The distribution and aggregation studies described so far were performed by transfecting COS7 cells. We wanted to compare the results obtained from cells overexpressing the receptors of interest with a cell line that endogeneously expresses these receptors. A431 cells were used as a model system to study the redistribution of the BMP receptors on the cell surface in untransfected cells. Normal A431 cells are known to overexpress the EGF receptor. Using RT-PCR and primers specific for BRIa and BRII, we examined the BMP receptor expression in this cell line. As shown in Fig. 4A, serum starvation of A431 cells for 72 hours leads to upregulation of BRII mRNA. We also labelled serum starved and normal A431 cells using a polyclonal antiserum against BRII and a fluorescently labelled secondary antibody. Serum starvation of A431 cells for 72 hours leads to increased BRII expression on the cell surface(Fig. 4B,C). BRIa is expressed in A431 cells cultured in 10% FBS and in A431 cells serum starved for 72 hours as shown by RT-PCR (Fig. 4A)and appears on the cells surface as seen by immunofluorescence using a polyclonal antiserum against BRIa and a secondary fluorescent antibody(Fig. 4D,E). Clearly, serum starvation of A431 cells provides a means of studying the effect of BRII upregulation and expression on the distribution of BRIa without the need of transfections.

Effect of BRII expression on the activation of the Smad signalling pathway in A431 cells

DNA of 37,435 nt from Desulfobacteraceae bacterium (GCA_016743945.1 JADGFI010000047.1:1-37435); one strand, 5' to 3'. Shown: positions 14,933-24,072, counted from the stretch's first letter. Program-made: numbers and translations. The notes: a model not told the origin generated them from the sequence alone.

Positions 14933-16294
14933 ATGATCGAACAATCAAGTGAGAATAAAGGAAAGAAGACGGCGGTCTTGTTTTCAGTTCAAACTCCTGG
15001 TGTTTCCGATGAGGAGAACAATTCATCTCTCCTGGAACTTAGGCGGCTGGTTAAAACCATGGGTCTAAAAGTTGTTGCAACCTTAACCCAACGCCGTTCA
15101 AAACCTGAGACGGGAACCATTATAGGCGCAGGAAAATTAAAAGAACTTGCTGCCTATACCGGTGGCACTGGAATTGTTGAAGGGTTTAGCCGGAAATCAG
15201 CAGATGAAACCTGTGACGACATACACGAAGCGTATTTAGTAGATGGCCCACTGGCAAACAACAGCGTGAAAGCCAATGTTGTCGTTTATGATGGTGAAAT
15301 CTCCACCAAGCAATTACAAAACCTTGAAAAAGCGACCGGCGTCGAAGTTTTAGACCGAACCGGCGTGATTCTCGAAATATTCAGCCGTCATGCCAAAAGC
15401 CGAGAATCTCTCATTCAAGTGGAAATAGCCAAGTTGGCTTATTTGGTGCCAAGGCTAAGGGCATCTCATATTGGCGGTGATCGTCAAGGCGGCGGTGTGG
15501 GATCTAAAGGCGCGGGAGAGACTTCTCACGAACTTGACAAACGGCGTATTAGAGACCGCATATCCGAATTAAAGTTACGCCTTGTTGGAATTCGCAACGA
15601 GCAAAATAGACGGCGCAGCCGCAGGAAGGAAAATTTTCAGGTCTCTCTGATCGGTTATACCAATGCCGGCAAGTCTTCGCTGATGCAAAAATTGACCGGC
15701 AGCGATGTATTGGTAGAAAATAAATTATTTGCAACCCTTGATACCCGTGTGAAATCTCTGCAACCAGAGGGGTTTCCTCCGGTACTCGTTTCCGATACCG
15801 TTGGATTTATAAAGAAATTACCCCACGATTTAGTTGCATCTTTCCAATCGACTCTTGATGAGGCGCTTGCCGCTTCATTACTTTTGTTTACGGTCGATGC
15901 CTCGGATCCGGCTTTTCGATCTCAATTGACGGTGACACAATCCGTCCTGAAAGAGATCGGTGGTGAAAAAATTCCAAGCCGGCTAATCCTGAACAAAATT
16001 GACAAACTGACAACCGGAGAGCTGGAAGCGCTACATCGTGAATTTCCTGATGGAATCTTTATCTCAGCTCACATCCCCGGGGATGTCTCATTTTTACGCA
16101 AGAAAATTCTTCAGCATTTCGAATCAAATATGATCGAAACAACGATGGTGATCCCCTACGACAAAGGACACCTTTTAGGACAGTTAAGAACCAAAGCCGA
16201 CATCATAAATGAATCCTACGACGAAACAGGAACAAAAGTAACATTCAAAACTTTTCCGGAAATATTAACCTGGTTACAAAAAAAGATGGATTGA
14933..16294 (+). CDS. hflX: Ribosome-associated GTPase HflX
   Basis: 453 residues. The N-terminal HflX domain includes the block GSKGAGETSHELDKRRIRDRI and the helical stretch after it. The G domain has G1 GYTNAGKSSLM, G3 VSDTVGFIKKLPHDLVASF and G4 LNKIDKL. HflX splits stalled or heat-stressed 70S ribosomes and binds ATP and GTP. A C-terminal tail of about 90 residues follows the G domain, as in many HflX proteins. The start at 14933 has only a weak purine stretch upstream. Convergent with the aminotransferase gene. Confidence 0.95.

Normal A431 cells were transfected with the pSBE-Luc, pRLSV40 and various combinations of BRIa, BRII and BRIa-ca. As shown in Fig. 5, neither the transfection of BRIa-ca nor BRIa and BRII affected reporter gene activity. Only co-transfection of BRIa-ca with BRII or co-transfection of BRIa and BRII with addition of BMP-2 leads to activation of the reporter. These results are comparable to those seen for primary mesenchymal cells(Fig. 3). Clearly an activated assembly of BRIa and BRII is required to activate the Smad signalling pathway in either system.

Redistribution of BRIa by BRII in A431 cells

A431 cells were cultured for 72 hours in DMEM containing 10% FBS or in DMEM containing no FBS. The cells were either stimulated or not stimulated with BMP-2, fixed and the endogenous receptors BRIa and BRII were fluorescently labelled using appropriate polyclonal antisera and a secondary fluorescently labelled antibody. Confocal images were collected and ICS analysis applied. Because the polyclonal antisera showed some background fluorescence,corresponding images from the glass coverslip were collected and were used to correct the calculation of the CD of BRIa and BRII for the cells (Wiseman et al., 1999). The average CD values were then normalised to the average CD value for normal A431 cells for BRIa and serum starved A431 cells for BRII. As indicated in Fig. 6A,upregulation of BRII by starvation of A431 cells leads to a two fold higher CD value of BRIa, even though the expression level of BRIa in normal and serum starved cells is unchanged [the average intensity (I) stays the same]. This indicates that BRIa clusters are dispersed, because of upregulation of BRII expression, into twice as many clusters with half the number of receptors in each.

Redistribution of BRIa and BRII upon BMP-2 stimulation in A431 cells

To investigate whether BMP-2 stimulation affects the distribution of BRIa and BRII in cells expressing the BMP receptors, we grew A431 cells for 72 hours in DMEM without FBS and stimulated them with 20 nM BMP-2 for 2.5 hours or left them untreated. Stimulation with BMP-2 leads to a two fold decrease in the CD value of BRIa (Fig. 6A)and a three fold decrease in the CD value of BRII(Fig. 6B), suggesting an aggregation of both BRIa and BRII. As Fig. 6 shows, the total expression level of neither BRIa nor BRII changes significantly by stimulation with BMP-2, since the average intensity(I) of the collected images is nearly constant.